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J Urol. 2006 Apr;175(4):1417-21.

Striated muscle fiber compositions of human male urethral rhabdosphincter and levator ani.

Author information

  • 1Department of Oncological Science (Urology) and Brain and Nerve Science (Internal Medicine Three), Oita University Faculty of Medicine, Oita, Japan. sumino@oita-med.ac.jp

Abstract

PURPOSE:

We clarified the contractile properties of human male periurethral striated muscle fibers to better understand how the rhabdosphincter and the levator ani maintain urinary continence.

MATERIALS AND METHODS:

Muscle specimens were obtained from 52 male patients who underwent radical prostatectomy or radical cystectomy. The specimens were frozen in liquid nitrogen. Frozen sections (10 microm thick) were stained with myofibrillar ATPase at different pH values (pH 4.2, 4.6 and 10.6), and evaluated for quantitative parameters and fiber type distribution. Myosin heavy chain analysis was performed using SDS-PAGE.

RESULTS:

Of all 52 cases 37 provided specimens that could be divided into the 2 major fiber types, type 1 (slow twitch) and type 2 (fast twitch). Although type 1 muscle fibers were predominant in RS and LA muscle groups (RS 69.6 +/- 2.7%, LA 67.0 +/- 2.0%), mean muscle fiber size was significantly smaller in RS (mean area 906 +/- 86 microm(2)) than in LA (mean area 2,967 +/- 170 microm(2)) (p <0.0001). In 11 specimens type 2 muscle fibers could be subdivided into types 2A (fast fatigue resistant) and 2B (fast fatigable). Type 2A fibers were significantly more prevalent than type 2B fibers (p <0.05). Likewise, MHC analysis of these 11 specimens found a significantly higher percentage of fiber type 2A expression products (MHC 2A) than of fiber type 2B expression products (MHC 2X) (p <0.05).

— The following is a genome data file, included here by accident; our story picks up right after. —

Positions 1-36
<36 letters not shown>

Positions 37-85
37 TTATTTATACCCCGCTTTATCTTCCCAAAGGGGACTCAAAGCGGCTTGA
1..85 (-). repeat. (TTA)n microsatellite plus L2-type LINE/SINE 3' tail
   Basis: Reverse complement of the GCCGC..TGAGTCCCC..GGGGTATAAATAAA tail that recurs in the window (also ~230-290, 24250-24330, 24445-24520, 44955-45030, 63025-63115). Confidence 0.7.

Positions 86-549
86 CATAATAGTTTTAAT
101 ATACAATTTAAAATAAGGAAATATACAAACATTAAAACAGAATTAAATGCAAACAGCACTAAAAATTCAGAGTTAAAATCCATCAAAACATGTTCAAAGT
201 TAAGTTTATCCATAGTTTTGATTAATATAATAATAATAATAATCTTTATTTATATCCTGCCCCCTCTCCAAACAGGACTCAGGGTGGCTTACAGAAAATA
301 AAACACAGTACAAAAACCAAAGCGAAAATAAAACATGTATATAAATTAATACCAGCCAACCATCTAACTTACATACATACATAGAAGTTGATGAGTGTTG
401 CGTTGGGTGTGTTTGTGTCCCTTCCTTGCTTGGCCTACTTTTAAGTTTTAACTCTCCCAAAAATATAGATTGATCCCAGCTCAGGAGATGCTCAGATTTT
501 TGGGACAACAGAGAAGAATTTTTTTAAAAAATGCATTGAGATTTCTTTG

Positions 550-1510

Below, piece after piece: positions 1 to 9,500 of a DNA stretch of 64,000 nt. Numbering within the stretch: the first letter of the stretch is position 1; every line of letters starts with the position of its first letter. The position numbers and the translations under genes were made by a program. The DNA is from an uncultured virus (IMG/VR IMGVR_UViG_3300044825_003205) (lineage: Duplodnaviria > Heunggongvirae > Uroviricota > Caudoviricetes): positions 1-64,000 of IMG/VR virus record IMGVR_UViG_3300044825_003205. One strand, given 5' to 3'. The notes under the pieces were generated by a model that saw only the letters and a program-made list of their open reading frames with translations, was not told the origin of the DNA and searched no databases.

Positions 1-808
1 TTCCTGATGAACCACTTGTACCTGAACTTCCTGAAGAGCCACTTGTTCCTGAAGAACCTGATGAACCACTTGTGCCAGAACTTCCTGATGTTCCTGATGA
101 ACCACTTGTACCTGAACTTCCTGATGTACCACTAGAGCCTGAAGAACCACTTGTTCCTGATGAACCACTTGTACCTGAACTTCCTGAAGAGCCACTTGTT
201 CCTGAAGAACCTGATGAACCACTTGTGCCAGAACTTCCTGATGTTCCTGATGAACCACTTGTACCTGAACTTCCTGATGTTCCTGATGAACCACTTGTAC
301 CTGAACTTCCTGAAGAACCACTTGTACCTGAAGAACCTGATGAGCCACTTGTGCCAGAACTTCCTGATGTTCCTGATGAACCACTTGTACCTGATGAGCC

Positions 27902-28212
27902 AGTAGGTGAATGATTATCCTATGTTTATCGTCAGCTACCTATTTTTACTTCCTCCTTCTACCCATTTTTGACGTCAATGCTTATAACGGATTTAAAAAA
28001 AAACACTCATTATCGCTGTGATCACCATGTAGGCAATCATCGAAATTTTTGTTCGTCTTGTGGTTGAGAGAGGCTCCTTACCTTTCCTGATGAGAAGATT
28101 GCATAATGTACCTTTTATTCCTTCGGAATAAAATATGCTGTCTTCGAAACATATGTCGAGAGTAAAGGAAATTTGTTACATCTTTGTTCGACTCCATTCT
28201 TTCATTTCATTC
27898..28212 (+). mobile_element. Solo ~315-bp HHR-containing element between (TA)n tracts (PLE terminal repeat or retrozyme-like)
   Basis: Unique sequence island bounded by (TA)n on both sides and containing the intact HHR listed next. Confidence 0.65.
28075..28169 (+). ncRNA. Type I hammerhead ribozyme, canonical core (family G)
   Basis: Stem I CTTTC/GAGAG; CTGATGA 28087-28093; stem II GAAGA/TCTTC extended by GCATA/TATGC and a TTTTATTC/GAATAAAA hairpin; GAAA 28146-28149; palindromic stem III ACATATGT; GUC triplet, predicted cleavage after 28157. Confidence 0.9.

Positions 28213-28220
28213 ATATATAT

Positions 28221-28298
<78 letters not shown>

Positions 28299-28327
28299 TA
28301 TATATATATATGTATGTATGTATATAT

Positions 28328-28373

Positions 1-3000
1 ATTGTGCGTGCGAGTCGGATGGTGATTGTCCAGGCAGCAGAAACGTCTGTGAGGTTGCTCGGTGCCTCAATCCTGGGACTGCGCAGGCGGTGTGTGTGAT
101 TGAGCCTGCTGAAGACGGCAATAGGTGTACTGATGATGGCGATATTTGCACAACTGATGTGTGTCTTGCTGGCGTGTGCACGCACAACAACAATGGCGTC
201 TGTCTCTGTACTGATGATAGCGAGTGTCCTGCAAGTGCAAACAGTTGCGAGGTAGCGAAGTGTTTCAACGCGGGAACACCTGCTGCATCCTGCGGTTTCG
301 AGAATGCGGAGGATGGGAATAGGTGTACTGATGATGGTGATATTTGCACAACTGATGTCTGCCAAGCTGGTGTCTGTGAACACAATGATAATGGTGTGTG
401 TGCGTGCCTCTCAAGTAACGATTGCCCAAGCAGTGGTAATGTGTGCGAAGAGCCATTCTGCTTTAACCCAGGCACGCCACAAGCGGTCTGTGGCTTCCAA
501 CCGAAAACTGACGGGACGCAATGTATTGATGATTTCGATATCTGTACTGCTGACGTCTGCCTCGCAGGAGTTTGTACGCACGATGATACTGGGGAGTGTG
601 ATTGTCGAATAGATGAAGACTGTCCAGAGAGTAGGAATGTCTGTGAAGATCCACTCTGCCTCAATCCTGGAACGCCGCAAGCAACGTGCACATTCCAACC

CONCLUSIONS:

RS and LA contribute to urinary continence mechanism by slow contraction. Moreover, the smaller mean size of muscle fibers in RS suggests more fatigue resistance compared with muscle fibers in LA because small fibers have a shorter diffusion distance for metabolic substrates. These results should help contribute to a more detailed understanding of the function of periurethral striated muscles in the human male.

PMID:
16516012
[PubMed - indexed for MEDLINE]
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